In your first post you inquire about the FACBC F18 PET/CT exam but you do not specify if you are having it or just plan to wait till it is available at your neighbourhood. I also do not understand your purposes in regards to the test. Are you trying to locate the bandit's hideaways for defining a salvage therapy to tackle the recurrence?

My recommendation is for you to consult a radiologist (maybe the one that did your IMRT of 2011) because SRT may be possible in your case (RT patient), if recurrence is confirmed and if the cancer is located in areas that can absorb more radiation. Our body tissues have limits in absorbing radiation so that you would need info on your previous RT isodose plan. Do you know details of the IMRT of 2011?

Surely any salvage treatment done with the intent of cure will be dependent on the location of the cancer, therefore requiring an image exam done with the latest and most reliable testing means. I think you doing it well in researching and procuring the best. At present, the most reliable images to detect prostate cancer (PCa) are those produced by PET scans using radiopharmaceuticals as tracers. FACBC F18, Gallium Ga68 and C11 or F18 choline are the most recommendable in systemic cases. Some newer radiopharmaceuticals have also proved capabilities of treating PCa killing it directly on the spot. This is called "Molecular Radiotherapy". This treatment is already available in Europe, using Lutetium (177 Lu) which is also used as a contrast agent in PET scans. In fact there is an ongoing clinical trial which could be the means you are looking for. The trial subject is image study of neuroendocrine tumours, suits your status (I think) so that you should discuss with your doctor about possibilities in participating. Here is the information;

https://clinicaltrials.gov/ct2/show/NCT02609737

Regarding the professionalism of the staff and radiologists in charge of PET exams; the preparation and administration of the shot is equally done as in any other injected contrast agent and the proficiency in interpreting the image would be expected to occur at creditable facilities other wise such contrast agent would not be available. Special care are needed with these radiopharmaceuticals so that not all radiographic facilities handle the test. Only proper nuclear departments do the exam, and you can request a second opinion (second reading) from an independent professional, in particular one of those involved in the clinical trials (recommended by the contrast agent manufacturer).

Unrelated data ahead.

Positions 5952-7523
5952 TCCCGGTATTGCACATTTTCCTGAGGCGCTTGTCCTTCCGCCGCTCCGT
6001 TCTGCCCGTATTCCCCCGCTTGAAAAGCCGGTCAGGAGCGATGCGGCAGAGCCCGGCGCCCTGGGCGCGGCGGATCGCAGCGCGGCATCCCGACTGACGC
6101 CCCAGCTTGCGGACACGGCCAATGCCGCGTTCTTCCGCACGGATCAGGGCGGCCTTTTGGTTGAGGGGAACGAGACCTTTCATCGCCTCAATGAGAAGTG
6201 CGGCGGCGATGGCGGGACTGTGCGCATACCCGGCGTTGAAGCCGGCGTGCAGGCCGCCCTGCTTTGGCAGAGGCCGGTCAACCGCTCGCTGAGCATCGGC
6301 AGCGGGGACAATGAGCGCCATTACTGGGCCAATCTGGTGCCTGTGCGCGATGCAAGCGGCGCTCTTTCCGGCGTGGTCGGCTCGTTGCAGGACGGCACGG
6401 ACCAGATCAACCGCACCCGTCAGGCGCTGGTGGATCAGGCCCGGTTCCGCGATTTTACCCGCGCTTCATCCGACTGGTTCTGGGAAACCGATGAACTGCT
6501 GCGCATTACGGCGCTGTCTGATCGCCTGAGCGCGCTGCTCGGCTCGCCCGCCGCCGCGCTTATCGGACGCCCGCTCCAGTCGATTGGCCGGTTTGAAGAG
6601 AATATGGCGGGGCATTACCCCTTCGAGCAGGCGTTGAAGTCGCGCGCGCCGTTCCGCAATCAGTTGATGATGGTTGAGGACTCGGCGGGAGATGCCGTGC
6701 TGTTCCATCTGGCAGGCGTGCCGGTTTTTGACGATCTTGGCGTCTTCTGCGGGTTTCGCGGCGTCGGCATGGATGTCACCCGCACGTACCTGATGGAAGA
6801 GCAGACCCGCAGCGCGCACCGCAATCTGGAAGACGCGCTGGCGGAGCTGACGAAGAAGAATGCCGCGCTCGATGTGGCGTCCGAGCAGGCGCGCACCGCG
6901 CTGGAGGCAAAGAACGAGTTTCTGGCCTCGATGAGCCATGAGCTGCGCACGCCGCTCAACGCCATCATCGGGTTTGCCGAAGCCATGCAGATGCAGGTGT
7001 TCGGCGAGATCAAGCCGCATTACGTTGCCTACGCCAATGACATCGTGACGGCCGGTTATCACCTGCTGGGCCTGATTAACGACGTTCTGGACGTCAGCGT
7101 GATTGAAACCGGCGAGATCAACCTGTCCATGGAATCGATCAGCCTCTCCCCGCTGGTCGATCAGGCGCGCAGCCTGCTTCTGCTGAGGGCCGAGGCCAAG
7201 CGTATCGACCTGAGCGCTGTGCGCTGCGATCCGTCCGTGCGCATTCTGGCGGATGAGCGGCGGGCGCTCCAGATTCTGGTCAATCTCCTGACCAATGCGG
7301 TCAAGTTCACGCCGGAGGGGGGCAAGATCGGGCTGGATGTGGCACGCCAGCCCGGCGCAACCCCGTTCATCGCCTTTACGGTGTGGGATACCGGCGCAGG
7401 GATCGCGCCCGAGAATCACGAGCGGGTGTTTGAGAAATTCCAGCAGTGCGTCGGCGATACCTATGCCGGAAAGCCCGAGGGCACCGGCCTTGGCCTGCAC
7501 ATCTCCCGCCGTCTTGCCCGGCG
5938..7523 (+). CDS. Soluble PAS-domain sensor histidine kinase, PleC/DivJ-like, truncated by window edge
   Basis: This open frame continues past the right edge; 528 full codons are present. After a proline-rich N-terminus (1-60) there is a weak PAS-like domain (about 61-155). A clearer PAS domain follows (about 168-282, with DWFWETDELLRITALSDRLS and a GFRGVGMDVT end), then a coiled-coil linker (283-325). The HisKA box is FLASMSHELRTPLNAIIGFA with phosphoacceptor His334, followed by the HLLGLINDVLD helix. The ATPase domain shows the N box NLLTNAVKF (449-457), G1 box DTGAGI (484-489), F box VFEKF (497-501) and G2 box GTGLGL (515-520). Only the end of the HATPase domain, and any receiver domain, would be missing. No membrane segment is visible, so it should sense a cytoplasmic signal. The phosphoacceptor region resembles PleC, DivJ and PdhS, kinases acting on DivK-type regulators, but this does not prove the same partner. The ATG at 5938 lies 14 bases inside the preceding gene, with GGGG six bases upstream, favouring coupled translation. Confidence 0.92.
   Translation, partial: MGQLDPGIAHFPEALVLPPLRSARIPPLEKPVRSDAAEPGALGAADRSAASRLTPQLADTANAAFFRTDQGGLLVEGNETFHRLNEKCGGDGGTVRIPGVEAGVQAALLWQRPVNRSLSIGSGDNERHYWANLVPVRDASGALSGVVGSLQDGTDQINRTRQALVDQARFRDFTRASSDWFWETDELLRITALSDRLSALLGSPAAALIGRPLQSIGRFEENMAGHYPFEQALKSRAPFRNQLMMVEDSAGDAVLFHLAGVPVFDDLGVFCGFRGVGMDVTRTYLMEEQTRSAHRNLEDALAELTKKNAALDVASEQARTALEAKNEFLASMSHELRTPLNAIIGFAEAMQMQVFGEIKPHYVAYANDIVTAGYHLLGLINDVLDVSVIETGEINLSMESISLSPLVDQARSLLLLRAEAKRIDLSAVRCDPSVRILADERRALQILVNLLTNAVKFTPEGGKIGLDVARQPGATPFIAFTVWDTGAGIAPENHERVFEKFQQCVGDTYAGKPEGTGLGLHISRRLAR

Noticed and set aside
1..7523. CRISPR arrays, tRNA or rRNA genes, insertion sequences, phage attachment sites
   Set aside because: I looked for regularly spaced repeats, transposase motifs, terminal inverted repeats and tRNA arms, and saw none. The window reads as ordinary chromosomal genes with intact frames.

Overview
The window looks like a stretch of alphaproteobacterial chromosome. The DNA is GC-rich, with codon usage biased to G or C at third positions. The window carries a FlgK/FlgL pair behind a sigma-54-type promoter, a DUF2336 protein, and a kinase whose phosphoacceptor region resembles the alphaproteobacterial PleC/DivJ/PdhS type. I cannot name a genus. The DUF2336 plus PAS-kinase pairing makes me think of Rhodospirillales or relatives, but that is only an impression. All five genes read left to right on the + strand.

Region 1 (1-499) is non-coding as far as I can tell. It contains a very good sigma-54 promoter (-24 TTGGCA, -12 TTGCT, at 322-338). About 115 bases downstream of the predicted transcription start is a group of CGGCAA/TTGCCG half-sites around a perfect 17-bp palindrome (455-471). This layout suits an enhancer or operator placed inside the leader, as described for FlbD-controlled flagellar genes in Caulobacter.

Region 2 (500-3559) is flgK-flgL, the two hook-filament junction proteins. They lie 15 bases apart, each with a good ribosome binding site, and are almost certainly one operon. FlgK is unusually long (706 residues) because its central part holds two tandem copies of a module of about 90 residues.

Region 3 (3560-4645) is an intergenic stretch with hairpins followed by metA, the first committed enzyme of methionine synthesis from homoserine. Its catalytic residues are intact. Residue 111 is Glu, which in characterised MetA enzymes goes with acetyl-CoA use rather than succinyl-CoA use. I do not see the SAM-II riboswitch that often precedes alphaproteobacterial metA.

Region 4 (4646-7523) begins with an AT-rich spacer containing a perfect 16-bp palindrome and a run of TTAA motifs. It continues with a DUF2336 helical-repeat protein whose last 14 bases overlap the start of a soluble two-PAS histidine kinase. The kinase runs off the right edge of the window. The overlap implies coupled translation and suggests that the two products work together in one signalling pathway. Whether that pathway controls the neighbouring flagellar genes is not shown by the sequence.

The use of tracers and image equipment varies in accordance with the purposes. A localized image is better done with a MRI or CT. PET is commonly used for whole body images. It is proper for systemic cases. However, the type of tumour also influences in the choice of a tracer. For instance, NaF-18 sodium fluoride acts well in bone osteoblast and osteoclast (bone formation) therefore it may be the best to look for metastases in bone (better than Axumin). Ga68 is also better than Axumin to identify PCa at certain organs (as commented by the manufacturer). The good in Axumin is its long half-life (no need of a cyclotron, whicht is a requirement in choline based agents) and the negligible uptake in the urinary tract that could influence false readings (a problem of C11). It is also well metabolized in liver.

One aspect that you need to consider in your next step is to be clean of any substance that could interfere with the properties of the radiotracer. For instance, 68Ga attaches to areas of inflammation where rapid cell division occurs, such as cancer cells, therefore hormonal therapies (turning these cells indolent) should be avoided. In other words, you should start ADT only after the PET/CT exam is done. Your present PSA level allows you time to study and research, and find out about your other health issues that could interfere/proibit the test. Make the best decision on your next step but do not sleep on the matter. Get consultations and move forwards coordinately and timely.

Best wishes,

VGama 

hesno
Posts: 11
Joined: Jul 2016

Vasco,

Thanks for your replies and questions. I will do my best to answer embedded below at different places, to keep it all in context.
I have put three asterisks (***) at beginning of lines in which are my comments.

Hesno,

You did not share many details about you and your case. I sense anxiety in your words. Can you tell us what is bothering you?

It seems that you have been diagnosed (by a doctor) or just think that have recurrence from the radiotherapy (IMRT) of 2011. Can you tell if such condition is due to an increasing PSA or if there are other exams/symptoms leading to the diagnosis?

***  Yes, diagnosed by doctors that it is a recurrence; no other symptoms as far as I know that am now often thinking some muscle ache or effect of walking or light weight lifting might indeed be related to pca spread instead.  No scans done so far and that relates to the topic of the post, in context o should I get axumin scan now if specific imaging center has only done 6 of them so far -- or do I wait until they have done more to build my perception of their expertise in doing that scan.